Under the program, merchants and professional service providers extend discounts – typically 10 percent or more – to Potter County veterans. Certain restrictions may apply. Businesses wishing to sign up or learn more about the program should call 814-274-8290, extension 207, or send email to email@example.com. The program is being administered by the Potter County Veterans Service Committee. Members are Veterans Affairs Director Will Worthington, Commissioner Paul Heimel, and Executive Secretary Dawn Wooster.
“Homeowners and landowners in Potter County should not be forced to bear the burden because of state lawmakers’ inability to pass a budget.” That sharply worded statement is part of a statewide public relations blitz kicked off this week by the County Commissioners Assn. of Pennsylvania. CCAP is calling for local affiliates across the state to connect with Senate and House members and urge them to work toward a budget settlement.
Failure to do so will result in higher real estate taxes in many counties, which are operating with bare-bones budgets and cannot absorb the increased expenses created by the state impasse.
Counties are trapped because they are required by law to provide critical services for the elderly, mentally ill, addicted, developmentally disabled, endangered children and others in need. State subsidies that support these services are stalled by the budget battle.
“The six-month budget delay that occurred last fall caused our county, like other counties across the state, to implement extremely difficult fiscal and administrative strategies to assure our county residents have access to the human services programs they need,” said Doug Morley, chairman of the Potter County Commissioners. “While we continue to be committed to providing critical services to our residents, another impasse in fiscal year 2016-2017 will be even more difficult for us to manage without impacts to our residents.”
Counties adjusted to the current year’s budget crisis by tapping reserves, taking out loans, stopping payments to providers, reducing staff and other measures. They incurred direct costs that local property owners have to pay, such as interest payments on debt.
Counties put up an average of $12.5 million in local funds – an average of 14 percent of operating budgets – to continue to provide critical services for residents.
In addition, the struggles of the FY 2015-16 budget impasse heightened an already difficult situation for counties that have faced more than a decade of stagnant state funding.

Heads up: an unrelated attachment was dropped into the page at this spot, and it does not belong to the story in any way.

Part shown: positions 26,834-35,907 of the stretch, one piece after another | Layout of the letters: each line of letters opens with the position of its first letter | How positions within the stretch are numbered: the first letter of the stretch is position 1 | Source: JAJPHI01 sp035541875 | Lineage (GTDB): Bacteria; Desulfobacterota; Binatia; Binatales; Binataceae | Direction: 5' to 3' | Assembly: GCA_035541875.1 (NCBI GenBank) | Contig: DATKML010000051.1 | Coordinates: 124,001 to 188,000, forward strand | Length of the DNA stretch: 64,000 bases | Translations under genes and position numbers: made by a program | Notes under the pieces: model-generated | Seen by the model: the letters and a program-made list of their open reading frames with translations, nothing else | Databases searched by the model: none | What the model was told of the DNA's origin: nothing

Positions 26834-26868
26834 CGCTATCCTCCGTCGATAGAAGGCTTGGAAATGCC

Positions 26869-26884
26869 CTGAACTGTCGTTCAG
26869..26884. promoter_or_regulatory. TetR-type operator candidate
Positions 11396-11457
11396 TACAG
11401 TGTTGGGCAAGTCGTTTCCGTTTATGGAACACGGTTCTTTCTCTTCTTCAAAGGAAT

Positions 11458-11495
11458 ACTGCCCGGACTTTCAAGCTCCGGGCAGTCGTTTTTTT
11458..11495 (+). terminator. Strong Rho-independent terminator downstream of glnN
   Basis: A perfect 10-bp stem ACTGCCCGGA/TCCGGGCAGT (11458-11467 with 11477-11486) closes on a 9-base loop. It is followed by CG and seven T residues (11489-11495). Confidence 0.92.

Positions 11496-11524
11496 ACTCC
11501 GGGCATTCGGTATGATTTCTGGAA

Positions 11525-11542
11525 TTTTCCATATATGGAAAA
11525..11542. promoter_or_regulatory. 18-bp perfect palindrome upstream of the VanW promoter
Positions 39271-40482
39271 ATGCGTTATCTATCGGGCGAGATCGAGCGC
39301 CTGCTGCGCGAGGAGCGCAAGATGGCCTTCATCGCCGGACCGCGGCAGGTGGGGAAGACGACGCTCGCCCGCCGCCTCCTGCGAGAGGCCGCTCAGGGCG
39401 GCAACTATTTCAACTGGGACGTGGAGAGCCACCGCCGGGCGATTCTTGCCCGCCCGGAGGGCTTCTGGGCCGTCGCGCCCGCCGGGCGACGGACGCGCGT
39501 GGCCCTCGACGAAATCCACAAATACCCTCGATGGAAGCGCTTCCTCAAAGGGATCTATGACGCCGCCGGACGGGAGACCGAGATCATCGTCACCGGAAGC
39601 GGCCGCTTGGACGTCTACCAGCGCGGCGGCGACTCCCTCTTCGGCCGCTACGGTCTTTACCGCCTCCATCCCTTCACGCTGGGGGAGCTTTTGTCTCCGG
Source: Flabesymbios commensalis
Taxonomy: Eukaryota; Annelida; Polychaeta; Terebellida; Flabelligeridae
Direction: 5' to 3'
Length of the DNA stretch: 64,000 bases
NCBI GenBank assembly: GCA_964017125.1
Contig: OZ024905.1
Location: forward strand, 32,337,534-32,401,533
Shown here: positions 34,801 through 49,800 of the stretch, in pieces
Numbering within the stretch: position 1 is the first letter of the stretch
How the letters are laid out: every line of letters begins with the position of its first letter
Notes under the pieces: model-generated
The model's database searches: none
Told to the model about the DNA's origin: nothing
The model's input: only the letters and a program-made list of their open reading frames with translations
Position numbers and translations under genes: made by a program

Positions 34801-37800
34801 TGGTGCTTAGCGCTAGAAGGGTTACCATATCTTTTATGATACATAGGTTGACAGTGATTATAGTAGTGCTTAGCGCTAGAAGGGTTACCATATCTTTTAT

Several years ago, despite rising costs at the county level, the legislature indiscriminately cut subsidies to counties by 10 percent. Funding since that time has remained primarily “flat,” even as county expenses have risen even more.
More information on CCAP’s campaign can be found online at pacounties.org under “2016 Legislative Priorities.”
Pond owners can learn about management tools and related issues during a free workshop to be held from 6-8 pm Thursday, May 26, at the North Fork Dam Recreation Area in northeastern Potter County. It’s sponsored by Penn State Extension and the Potter County Conservation District. Topics will include evaluation and management of fish populations, aquatic plant and algae control, and others. Presenters are Jim Clark and Bryan Swistock, water specialists with Penn State Extension. Workshop site is located on North Fork Road in Harrison Township. To get there, turn of Rt. 49 in Harrison Valley onto Whites Corners Road. Then turn right at the first stop sign. To register or learn more, call Jim Clark at 814-887-5613.
The setting for the May 26 workshop is unique. Potter is one of the few Pennsylvania counties that own a dam. The Potter County Commissioners have been working on multiple strategies to build on the recreational and educational potential of the lake. Most recently, Dominion Resources donated money for pavilion improvements, horseshoe pits, playground equipment and a paved walkway in the small park developed next to the lake, which is open to fishing and boating. County officials say the park has great potential for expansion. However, its core purpose is flood protection. Combining grant funds and local resources, the Commissioners were able to meet federal mandates to rehabilitate the North Fork Dam in northeastern Potter County by stabilizing its earthen core and building a new spillway, control gates and piping.